Millions spent on Dublin’s Bus Rapid Transport projects

Over €2.6 million was spent in 2015 and 2016 combined on the pre-planning work for proposed Bus Rapid Transport (BRT) routes for Dublin, while work is planned to go ahead on cutdown versions of Dart Underground and Metro North projects.

The NTA said recently that they are reviewing if the BRT route to Swords will go ahead fully, or as just a bus lane upgrade or as BRT just within the M50 to serve areas which would not be served by Metro North.'s reader-funded journalism won't survive without your help. With over 762,000 views so-far this year, it's not just "avid cyclists" who read this website, but, if you want it to keep going, more support is needed from readers like you. Now, back to the article...

But despite the unconfirmed status of the Swords BRT project over €2 million was spent on it between 2015 and 2016, in the year leading up to when cycling projects were put on hold due to lack of funding. This excludes any funding which went towards the project before or in 2014, when the three routes were announced in February of that year.

The last available plan for the Swords BRT route includes mixing walking and cycling, and mixing cycling with non-BRT buses —  similar to the design of the Clontarf to City Centre Cycle Route, which is on the planned Clongrifin BRT route. 

The planning drawings for the cycle route make no mention of BRT stops, but pre-planning versions of the drawings seen by highlight how separate space will be used for BRT and non-BRT buses.

The design practice of giving BRT buses separated space and higher priority means bicycles are mixed with conventional buses and people cycling are also mixed on shared footpaths. But it isn’t just an issue for cycling, experts in transport planning and buses have criticised the idea of giving greater priority to BRT buses rather than giving all buses high priority.

Meanwhile, despite population growth in line with or larger than predicted, cutdown versions of the Metro North and Dart Underground rail projects are still in pre-planning. The possible cuts include removing at least one underground station on both projects, and running the metro line above ground in Ballymun. Both projects will need new planning permission.

Figures from the National Transport Authority (NTA) show than less than €800,000 was spent on the two rail projects in the last two years, up to November 2016.

Below is the response from the NTA to a Freedom of Information request last year. The text in the images are from the NTA:


Metro North

Dart Underground


The amounts spent are for up to November 2016.

The NTA re-issued their reply on the issue of cycling funding cuts:

Here’s the draft BRT route maps from 2014:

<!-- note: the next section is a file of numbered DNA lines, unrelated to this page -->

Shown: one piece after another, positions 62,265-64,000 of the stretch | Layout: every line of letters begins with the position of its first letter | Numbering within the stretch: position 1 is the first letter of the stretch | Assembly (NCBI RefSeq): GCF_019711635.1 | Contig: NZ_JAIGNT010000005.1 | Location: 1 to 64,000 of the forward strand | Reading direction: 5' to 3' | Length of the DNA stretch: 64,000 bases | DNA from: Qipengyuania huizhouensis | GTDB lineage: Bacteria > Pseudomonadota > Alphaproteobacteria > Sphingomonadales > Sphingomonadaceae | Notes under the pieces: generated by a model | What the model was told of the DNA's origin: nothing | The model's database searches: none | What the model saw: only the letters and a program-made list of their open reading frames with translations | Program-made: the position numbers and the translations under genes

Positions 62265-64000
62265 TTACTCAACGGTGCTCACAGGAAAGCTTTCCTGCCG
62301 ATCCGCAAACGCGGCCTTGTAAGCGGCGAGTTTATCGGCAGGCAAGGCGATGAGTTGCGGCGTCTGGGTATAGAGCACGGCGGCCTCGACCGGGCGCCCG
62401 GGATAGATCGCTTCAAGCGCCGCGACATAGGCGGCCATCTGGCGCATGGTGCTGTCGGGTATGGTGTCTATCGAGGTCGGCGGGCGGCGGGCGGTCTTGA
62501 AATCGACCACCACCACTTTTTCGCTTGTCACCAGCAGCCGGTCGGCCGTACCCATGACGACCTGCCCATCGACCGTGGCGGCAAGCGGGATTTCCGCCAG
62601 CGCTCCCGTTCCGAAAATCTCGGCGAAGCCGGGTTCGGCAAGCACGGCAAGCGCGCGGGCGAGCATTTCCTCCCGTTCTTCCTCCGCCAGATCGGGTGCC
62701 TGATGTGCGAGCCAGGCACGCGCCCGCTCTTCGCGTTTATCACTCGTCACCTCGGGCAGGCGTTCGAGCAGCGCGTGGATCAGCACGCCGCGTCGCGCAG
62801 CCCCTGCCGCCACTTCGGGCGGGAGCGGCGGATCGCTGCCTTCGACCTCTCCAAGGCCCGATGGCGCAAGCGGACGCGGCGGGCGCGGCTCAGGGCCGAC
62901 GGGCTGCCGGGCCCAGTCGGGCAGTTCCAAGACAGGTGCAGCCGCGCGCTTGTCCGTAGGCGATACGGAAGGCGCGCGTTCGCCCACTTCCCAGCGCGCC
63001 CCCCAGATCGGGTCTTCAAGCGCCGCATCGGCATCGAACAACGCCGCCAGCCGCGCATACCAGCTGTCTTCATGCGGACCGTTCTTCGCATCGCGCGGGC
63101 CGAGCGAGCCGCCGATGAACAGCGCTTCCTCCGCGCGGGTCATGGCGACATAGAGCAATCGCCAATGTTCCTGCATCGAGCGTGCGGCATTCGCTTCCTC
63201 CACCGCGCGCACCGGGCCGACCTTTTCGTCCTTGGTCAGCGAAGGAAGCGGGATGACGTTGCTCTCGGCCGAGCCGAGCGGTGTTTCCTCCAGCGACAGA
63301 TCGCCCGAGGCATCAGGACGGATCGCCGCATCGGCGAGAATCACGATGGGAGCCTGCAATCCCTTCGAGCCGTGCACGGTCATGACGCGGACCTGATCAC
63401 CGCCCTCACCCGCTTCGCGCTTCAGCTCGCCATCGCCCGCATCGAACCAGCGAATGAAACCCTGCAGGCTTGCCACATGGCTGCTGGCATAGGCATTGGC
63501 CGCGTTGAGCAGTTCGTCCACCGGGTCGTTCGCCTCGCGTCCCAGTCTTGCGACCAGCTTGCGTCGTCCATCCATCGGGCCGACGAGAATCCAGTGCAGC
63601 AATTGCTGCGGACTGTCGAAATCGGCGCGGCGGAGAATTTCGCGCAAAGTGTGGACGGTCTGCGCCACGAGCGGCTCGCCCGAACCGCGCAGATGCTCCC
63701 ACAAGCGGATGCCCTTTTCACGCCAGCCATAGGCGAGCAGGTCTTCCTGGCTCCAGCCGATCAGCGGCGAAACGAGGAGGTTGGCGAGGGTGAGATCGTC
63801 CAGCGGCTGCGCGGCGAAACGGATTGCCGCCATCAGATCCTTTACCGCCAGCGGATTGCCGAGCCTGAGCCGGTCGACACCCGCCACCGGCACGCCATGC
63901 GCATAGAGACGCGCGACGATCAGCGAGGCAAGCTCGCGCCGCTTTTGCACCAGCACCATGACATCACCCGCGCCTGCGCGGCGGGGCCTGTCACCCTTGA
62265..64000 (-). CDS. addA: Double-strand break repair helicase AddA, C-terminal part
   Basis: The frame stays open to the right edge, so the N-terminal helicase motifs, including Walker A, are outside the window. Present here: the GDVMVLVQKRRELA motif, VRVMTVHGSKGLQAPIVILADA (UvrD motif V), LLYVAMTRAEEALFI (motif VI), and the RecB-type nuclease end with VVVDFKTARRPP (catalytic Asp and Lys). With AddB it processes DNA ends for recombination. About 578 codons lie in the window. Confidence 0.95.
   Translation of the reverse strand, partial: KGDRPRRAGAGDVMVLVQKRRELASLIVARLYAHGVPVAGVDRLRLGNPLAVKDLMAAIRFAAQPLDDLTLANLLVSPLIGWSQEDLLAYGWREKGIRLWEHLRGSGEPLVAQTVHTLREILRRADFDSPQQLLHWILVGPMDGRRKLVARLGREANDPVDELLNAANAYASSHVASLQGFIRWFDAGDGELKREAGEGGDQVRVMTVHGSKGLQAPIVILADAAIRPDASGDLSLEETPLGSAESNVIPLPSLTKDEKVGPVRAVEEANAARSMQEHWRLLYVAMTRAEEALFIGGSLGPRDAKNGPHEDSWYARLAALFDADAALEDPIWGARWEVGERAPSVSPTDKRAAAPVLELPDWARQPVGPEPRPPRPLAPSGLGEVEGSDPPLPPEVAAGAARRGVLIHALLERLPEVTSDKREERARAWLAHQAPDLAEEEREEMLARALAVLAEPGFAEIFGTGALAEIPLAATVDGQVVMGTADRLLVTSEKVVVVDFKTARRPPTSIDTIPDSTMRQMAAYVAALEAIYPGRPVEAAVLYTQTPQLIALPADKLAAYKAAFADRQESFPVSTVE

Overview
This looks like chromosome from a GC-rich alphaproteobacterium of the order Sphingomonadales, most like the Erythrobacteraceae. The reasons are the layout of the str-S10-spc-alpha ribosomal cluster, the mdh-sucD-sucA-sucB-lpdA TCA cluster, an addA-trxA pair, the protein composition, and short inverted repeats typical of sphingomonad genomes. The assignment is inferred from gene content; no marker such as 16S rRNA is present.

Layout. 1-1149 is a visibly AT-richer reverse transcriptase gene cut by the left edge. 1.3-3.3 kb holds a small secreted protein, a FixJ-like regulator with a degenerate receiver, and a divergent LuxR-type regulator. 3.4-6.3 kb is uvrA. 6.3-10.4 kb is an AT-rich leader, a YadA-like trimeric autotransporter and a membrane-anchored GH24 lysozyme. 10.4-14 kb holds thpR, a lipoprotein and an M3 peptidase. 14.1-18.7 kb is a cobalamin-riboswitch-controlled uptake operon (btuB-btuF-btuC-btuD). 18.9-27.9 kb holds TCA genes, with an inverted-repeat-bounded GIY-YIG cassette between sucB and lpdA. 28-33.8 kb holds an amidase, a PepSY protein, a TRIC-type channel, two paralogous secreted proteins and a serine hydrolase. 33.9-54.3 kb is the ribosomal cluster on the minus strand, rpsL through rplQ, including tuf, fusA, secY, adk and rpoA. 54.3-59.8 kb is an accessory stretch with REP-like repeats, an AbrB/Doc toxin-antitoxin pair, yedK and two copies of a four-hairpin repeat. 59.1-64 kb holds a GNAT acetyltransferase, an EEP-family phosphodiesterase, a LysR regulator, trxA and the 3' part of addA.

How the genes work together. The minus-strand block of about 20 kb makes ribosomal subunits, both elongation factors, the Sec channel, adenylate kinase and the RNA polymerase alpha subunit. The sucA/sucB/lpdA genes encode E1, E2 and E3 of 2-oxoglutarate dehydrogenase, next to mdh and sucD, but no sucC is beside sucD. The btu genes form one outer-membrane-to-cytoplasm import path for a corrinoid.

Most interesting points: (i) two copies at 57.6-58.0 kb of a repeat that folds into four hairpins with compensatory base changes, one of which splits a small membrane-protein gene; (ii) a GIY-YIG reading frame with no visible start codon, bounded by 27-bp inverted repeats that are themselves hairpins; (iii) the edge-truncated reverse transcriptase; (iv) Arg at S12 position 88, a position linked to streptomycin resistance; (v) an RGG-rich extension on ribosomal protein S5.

1. Why does everything have to go through the city centre? I don’t get it. Three or four interconnected hubs in places like Dun Laoghaire, Tallaght, Blanchardstown and Santry would take a lot of the pressure out of the city centre and probably cut down commute time for many people.

  2. There have been cross city routes before, and maybe they still exist. For example I used to get a bus direct from Tallaght to Stillorgan. However I don’t think those routes were very successful based on the number of people carried. In general I think people overestimate how useful a route will be based on their own personal use case. So they assume that there are enough people who want to go from Dun Laoghaire to Tallaght and that it would be massively useful because they want to do that and they feel going through the city centre is wasteful. However there are likely not thousands of people wanting to do that exact trip and since there is unlikely to be a BRT corridor along that route the time saving might not be as much as expected.

    However I do think that busses are going to have to start being directed around the city centre. The amount of busses going down the quays and through the Dame Street – O’Connell Street corridor is unsustainable in my opinion.

    I think my ideal would be a ring of bus terminals close to the canal cordon. Each one of those would be connected to the outskirts of the city by BRT corridors and there would be very frequent transport (either small bus or tram) that connected these terminals by circling the cordon and also by crossing the city centre. A trip from Dun Laoghaire to Tallaght that involves two changes might not be ideal but it should be fast provided you use busses on the BRTs and it should be a lot more flexible since you will have many different routes to choose from.


Leave a Reply

This site uses Akismet to reduce spam. Learn how your comment data is processed.